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On Saturday, February 16th - the first day that the Padres were to have all players at their spring training facility in Peoria, Arizona - Yasmani Grandal addressed his teammates in a private meeting in the clubhouse concerning his 50-game suspension for failing a drug test conducted by Major League Baseball. Grandal then held a press conference with media outside of the clubhouse where he read a prepared statement.

The statement was then later released in writing by Padres public relations to all media members:

“Last November, I admitted taking a banned substance and accepted my punishment of a 50-game suspension. I have taken full responsibility for my actions and apologized to my teammates, the fans and the San Diego Padres organization. I plan to put that mistake behind me, serve my suspension and continue working hard to be the best player and teammate I can be.

I am aware of the various press reports about so-called patient files from a Miami clinic, and that Major League Baseball and others are investigating those allegations. I intend to cooperate fully in their investigations. I have been instructed by legal counsel not to answer questions relating to the pending investigations. Based on that legal advice, I will have no further comment.

Again, I realize that I made a big mistake and I very much look forward to returning to the field.”

There was no question and answer session. Generally, press conferences include some access by media members to ask questions pertaining to any prepared statement.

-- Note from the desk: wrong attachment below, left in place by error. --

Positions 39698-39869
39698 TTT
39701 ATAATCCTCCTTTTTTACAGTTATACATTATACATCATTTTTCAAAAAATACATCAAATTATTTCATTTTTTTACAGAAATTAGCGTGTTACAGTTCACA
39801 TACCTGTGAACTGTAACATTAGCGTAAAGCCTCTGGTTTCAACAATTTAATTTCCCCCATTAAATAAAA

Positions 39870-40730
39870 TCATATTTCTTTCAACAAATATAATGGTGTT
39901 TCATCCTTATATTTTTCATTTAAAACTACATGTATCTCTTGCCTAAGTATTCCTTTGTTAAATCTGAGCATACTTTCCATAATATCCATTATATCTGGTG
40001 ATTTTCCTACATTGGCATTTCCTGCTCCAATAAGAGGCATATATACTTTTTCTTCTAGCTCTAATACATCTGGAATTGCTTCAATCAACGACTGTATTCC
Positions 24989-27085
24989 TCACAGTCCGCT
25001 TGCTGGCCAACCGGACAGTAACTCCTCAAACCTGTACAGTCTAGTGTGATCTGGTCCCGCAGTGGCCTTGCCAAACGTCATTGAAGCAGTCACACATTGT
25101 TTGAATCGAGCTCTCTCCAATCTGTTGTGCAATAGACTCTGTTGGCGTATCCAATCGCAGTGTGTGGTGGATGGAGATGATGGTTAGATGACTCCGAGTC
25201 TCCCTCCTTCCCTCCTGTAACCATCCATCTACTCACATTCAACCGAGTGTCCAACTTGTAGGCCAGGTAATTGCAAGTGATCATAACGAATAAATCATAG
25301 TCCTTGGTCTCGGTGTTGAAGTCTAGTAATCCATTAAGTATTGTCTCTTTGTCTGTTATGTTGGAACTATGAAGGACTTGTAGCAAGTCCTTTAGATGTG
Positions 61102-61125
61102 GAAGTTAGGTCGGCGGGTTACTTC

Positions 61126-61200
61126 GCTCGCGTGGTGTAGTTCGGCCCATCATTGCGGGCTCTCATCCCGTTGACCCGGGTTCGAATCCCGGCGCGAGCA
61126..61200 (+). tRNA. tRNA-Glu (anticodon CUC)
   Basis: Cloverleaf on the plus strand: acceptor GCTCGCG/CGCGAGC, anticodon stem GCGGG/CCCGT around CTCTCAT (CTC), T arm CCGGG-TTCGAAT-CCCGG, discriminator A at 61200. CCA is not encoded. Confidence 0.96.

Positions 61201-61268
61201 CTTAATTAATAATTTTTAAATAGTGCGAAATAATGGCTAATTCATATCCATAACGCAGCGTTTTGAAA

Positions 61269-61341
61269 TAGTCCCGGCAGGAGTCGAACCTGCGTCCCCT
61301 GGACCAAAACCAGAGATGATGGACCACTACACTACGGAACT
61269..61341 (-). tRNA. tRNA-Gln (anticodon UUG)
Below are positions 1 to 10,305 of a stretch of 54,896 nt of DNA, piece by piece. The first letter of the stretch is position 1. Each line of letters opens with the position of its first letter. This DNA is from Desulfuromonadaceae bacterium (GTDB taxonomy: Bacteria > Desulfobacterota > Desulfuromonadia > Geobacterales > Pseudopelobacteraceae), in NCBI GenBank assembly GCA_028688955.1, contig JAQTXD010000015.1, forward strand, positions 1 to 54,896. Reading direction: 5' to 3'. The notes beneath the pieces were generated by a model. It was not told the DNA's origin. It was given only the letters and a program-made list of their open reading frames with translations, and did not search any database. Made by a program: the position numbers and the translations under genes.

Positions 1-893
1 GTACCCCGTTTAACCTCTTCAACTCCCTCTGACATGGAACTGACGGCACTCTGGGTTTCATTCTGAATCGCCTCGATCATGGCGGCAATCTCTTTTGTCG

Yasmani Grandal was suspended 50 games by Major League baseball on November 7th after failing a random drug test for use of performance enhancing drugs, or PED's. The test indicated elevated levels of testosterone, generally known to be a result of steroid use.

Grandal, 24 came to the Padres along with three other players in exchange for sending pitcher Mat Latos to the Cincinnati Reds. In 60 games with the Padres, Grandal batted .297 and hit 8 home runs.

In the beginning of February, the Miami New Times - and alternative weekly - reported having come across documents from a now-defunct clinic in Coral Cables, Biogenesis of America LLC. The documents allegedly listed "patients" that players including Alex Rodriguez, Gio Gonzalez, Melky Cabrera, Bartolo Colon, Nelson Cruz and Yasmani Grandal.

In the story, Tony Bosch, founder of the clinic, was accused of distributing performance enhancing drugs including steroids to MLB players. Bosch's attorney has claimed that the story is inaccurate. Major League Baseball is investigating.

Grandal, meanwhile, may participate in spring training games although it is unclear whether the Padres will allow him to play scheduled spring training games or simply relegate him to playing in games held on the smaller fields in the back of the complex. Grandal may also play in extended spring training which continues after the regular season starts, but he will be prohibited from playing in other minor league games until 10 games prior to when his suspension is lifted 50 games into the regular season.


Notes:

The Padres had eight players eligible for salary arbitration going into the 2013 season and now they have avoided arbitration with all of them. The last of the group, pitcher Clayton Richard, agreed to a one-year deal worth $5.24 million on Saturday. That deal is almost in the middle of what Richard was asking and the Padres were offering. The 29-year old Richard was an even 14-14 in 2012 with an earned run average of 3.99 and had 107 strike outs.

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Comments

derfman Feb. 17, 2013 @ 5:39 p.m.

Hey David. Better get a new writer for your headlines. "suspention" ?#@%! WOW !!!

Thanks, Derfman. Now it's spelled correctly. –Bobo.

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